• Alternatively, if you see someone waving a red flag, you start waving yours too no matter what. Don't spend the time to ask what might be going on, or look around the course for what the reason is. A driver that is driving correctly will most likely not see the red flag waving that is closest to him/her, because they should be looking forward in the course to know what is coming up. Therefore, they are much more likely to see the NEXT stations red flag then they are the current stations.
  • If you are on course and see a red flag being waved, come to a controlled stop wherever you are on course and wait for further instructions. DO NOT just start driving off the course as you have no idea why a red flag was waved.
  • If a red flag is waved on one of your runs, don't worry! You will get another run for free to make up for it. So sometimes seeing a red flag is to your benefit because you know that you will get to try again! This is another way to remember that being the person to wave a red flag is not going to get people pissed off at you. They are excited to get another run!
  • After a while other drivers will come to replace you. Hand off the equipment and proceed safely back to the parking lot.

Down Time
  • After your work time you will most likely have a bit of down time. There are plenty of things you can/should be doing during this time. Check your tire pressures, watch other people run, eat and drink, reapply sunscreen, etc.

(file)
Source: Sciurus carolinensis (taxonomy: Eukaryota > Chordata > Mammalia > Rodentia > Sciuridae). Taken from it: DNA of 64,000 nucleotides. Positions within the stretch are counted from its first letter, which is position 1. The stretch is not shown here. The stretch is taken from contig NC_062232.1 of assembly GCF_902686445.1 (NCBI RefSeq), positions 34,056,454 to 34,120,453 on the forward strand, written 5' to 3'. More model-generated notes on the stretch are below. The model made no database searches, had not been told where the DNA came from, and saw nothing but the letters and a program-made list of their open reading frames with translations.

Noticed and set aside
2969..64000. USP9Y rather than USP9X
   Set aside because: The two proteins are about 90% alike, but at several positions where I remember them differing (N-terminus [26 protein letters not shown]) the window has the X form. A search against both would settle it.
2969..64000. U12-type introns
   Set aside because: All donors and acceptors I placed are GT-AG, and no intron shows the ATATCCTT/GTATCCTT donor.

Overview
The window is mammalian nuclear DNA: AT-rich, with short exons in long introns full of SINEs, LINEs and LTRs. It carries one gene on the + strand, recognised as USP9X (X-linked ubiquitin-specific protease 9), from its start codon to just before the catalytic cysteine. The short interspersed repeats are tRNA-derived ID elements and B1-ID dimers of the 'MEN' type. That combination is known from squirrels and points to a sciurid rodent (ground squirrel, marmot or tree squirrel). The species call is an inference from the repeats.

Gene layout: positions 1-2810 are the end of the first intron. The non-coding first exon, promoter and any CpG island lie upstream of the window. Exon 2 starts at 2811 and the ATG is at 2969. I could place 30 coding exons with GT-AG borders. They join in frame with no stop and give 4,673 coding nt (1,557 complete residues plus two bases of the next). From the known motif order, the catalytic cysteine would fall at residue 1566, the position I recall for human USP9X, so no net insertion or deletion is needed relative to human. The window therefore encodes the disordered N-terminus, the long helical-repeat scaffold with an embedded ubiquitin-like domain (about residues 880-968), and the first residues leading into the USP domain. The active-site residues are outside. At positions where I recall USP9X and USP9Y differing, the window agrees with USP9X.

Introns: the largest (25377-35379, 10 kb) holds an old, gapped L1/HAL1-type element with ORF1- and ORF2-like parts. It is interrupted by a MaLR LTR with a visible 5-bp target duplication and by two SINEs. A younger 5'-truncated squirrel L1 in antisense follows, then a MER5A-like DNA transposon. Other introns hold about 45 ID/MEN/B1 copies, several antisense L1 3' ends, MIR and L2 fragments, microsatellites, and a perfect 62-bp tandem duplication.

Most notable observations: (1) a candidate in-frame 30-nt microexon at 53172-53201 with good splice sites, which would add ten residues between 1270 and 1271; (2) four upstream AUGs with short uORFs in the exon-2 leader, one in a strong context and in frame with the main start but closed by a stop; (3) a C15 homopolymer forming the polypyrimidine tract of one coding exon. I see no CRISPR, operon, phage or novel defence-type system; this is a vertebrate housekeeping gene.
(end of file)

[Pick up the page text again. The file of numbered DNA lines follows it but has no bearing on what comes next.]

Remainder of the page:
• The three best things you can be doing are watching people doing runs, asking more experienced drivers questions, and getting rides with people when they run.
  • The only people explicitely allowed to take other people for a ride with them are instructors, so remember who it was that rode with you, and ask them if you can ride with them once.
  • Non-instructors may be given the okay to give you a ride, but you MUST clear it with the safety steward, who will be introduced at the Drivers Meeting.

  • Throughout the day scores will be updated on a board near the van (varies with region).
  • Classes that are comprised of multiple types of cars (such as Novice, Road Tire, and Ladies) are ranked by PAX index. PAX is a way of comparing times between people as if they had been driving the same car. Timing and Scoring will take your run time, multiply it by your classes PAX index, and will give you a final time which will be used to figure out first, second, third, etc.
  • For a list of the PAX numbers, check out

  • DO NOT just leave after your last run, the event is NOT over. Do your part and help clean up afterwards. It's nothing more than collecting cones, putting stuff into the van, etc. It's not strenuous work if more people help.
  • If you don't know what you can do, simply ask someone else that is helping.

  • After cleanup are awards. This is pretty self explanatory. Stay and appreciate the fine driving everyone has done that day!
Owned: 11 months
Miles: 78,000
Autocrosses: 22
Track Days: 1

Last edited by 986 Girl; 03-30-2007 at 08:39 AM.